Why do I take photos of my kids or while traveling? The answer is so obvious it's a cliche: for the memories.
Remarkably, long term human memory capacity is probably only on the order of a gigabyte. Ask yourself what specific things you remember from the year 2000. How about your first day of class in college?
While the brain processes huge amounts of data (dominated by visual input), the amount of information retained is quite small -- no more than a few bits per second. When I ask you what your date's prom dress looked like, you are probably reconstructing it from conceptual primitives like "blue", "prom dress", or "velvet" :-) Do you think you could picture all of the girls you ever dated if you hadn't looked at their photographs over the years?
Looking at old photographs allows me to recapture and enhance otherwise elusive memories. Also, there's some selection bias in what one chooses to photograph: the memories triggered tend to be happy ones. Viva Espana! :-)
Human Memory: ... This makes the work of Thomas K. Landauer very interesting, for he has entirely avoided this hardware guessing game by measuring the actual functional capacity of human memory directly (See "How Much Do People Remember? Some Estimates of the Quantity of Learned Information in Long-term Memory", in Cognitive Science 10, 477-493, 1986).
Landauer works at Bell Communications Research--closely affiliated with Bell Labs where the modern study of information theory was begun by C. E. Shannon to analyze the information carrying capacity of telephone lines (a subject of great interest to a telephone company). Landauer naturally used these tools by viewing human memory as a novel "telephone line" that carries information from the past to the future. The capacity of this "telephone line" can be determined by measuring the information that goes in and the information that comes out, and then applying the great power of modern information theory.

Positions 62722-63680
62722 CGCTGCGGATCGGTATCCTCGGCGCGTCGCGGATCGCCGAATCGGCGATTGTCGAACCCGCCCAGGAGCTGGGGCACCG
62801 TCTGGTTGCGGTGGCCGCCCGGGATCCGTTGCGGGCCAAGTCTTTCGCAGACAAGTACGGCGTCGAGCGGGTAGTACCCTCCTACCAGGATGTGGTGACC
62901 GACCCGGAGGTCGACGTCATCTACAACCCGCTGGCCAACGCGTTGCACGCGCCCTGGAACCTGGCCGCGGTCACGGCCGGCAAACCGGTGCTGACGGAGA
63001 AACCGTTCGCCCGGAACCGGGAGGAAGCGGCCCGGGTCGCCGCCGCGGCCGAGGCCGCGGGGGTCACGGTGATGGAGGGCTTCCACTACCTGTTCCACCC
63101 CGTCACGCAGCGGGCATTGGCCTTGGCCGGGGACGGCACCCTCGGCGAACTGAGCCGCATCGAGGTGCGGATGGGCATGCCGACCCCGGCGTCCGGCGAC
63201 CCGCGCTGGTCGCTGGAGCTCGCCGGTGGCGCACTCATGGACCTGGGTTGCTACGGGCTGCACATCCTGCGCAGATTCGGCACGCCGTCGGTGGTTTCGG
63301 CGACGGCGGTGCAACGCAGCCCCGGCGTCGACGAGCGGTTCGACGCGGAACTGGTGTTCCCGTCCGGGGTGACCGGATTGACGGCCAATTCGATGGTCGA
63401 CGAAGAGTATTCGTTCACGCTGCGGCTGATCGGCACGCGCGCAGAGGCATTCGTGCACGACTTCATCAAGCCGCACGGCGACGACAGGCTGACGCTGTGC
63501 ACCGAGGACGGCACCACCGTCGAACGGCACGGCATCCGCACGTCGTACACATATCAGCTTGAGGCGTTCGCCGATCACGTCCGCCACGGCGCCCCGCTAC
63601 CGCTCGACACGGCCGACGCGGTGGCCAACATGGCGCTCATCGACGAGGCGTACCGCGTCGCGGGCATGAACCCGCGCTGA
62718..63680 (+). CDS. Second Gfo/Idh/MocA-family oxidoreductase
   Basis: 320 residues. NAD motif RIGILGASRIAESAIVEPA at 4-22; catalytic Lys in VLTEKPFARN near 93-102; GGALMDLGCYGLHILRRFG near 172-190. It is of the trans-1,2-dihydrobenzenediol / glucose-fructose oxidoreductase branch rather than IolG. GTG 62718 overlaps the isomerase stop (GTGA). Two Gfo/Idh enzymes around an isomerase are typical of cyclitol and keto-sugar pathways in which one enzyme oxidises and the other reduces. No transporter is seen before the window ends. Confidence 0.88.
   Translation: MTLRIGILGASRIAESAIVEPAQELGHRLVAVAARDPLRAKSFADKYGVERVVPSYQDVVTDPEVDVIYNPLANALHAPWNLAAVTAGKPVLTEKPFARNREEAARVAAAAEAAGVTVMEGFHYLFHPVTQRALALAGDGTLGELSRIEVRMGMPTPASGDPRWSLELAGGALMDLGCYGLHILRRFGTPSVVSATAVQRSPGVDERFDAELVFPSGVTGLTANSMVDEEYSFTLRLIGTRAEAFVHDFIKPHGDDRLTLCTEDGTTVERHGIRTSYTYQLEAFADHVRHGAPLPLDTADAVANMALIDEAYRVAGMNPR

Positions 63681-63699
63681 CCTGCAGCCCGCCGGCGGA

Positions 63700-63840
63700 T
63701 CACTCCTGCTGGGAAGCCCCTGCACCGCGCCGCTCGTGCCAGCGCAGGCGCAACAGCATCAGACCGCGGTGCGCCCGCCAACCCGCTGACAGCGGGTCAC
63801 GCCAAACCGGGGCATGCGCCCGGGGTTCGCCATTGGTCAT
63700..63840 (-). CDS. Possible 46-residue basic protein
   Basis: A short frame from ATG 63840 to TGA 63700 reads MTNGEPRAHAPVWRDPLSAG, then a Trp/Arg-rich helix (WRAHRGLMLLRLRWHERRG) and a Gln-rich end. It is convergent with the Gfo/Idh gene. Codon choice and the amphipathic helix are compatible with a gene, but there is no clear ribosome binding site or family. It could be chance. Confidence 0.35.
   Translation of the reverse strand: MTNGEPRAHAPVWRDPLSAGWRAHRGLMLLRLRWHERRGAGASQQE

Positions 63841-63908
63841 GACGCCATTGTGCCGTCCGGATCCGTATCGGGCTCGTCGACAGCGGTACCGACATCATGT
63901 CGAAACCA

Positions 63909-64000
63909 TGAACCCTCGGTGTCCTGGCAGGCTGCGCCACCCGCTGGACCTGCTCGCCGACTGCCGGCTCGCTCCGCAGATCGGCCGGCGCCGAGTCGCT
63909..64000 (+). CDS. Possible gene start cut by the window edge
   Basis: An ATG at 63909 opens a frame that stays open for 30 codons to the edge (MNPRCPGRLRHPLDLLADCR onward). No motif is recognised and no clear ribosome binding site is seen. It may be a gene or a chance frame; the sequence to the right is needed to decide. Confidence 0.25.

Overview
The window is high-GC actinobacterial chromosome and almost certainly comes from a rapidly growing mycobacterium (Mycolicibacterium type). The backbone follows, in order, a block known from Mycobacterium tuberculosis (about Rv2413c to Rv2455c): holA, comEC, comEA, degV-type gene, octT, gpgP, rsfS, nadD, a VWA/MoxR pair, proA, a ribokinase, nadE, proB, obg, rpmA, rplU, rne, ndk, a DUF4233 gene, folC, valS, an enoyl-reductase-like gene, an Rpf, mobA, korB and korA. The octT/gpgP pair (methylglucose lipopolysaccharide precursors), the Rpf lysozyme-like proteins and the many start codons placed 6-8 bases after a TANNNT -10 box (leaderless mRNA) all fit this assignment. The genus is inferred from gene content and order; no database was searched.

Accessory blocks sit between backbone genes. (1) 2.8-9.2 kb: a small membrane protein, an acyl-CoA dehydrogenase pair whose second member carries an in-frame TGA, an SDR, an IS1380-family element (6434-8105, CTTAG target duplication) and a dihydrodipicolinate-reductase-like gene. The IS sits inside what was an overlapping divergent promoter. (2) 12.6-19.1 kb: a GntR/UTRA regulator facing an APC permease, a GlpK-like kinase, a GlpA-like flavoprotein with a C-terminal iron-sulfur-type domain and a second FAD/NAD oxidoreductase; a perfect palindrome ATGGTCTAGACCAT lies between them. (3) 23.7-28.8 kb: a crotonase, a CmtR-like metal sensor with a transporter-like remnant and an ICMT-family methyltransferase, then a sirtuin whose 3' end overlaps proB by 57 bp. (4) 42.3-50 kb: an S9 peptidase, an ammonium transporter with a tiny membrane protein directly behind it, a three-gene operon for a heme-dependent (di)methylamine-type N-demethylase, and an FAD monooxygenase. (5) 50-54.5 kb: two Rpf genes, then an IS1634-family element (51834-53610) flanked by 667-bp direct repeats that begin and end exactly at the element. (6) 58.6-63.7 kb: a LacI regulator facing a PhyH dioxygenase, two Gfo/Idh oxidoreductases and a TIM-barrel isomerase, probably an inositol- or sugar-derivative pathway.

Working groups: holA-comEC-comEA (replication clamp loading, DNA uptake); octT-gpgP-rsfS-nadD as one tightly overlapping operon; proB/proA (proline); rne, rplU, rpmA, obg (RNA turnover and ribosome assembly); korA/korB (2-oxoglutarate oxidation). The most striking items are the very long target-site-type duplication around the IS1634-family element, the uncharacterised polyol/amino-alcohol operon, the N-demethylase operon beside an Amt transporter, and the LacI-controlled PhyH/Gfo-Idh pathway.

Landauer reviewed and quantitatively analyzed experiments by himself and others in which people were asked to read text, look at pictures, and hear words, short passages of music, sentences, and nonsense syllables. After delays ranging from minutes to days the subjects were tested to determine how much they had retained. The tests were quite sensitive--they did not merely ask "What do you remember?" but often used true/false or multiple choice questions, in which even a vague memory of the material would allow selection of the correct choice. Often, the differential abilities of a group that had been exposed to the material and another group that had not been exposed to the material were used. The difference in the scores between the two groups was used to estimate the amount actually remembered (to control for the number of correct answers an intelligent human could guess without ever having seen the material). Because experiments by many different experimenters were summarized and analyzed, the results of the analysis are fairly robust; they are insensitive to fine details or specific conditions of one or another experiment. Finally, the amount remembered was divided by the time allotted to memorization to determine the number of bits remembered per second.
The remarkable result of this work was that human beings remembered very nearly two bits per second under all the experimental conditions. Visual, verbal, musical, or whatever--two bits per second. Continued over a lifetime, this rate of memorization would produce somewhat over 10^9 bits, or a few hundred megabytes.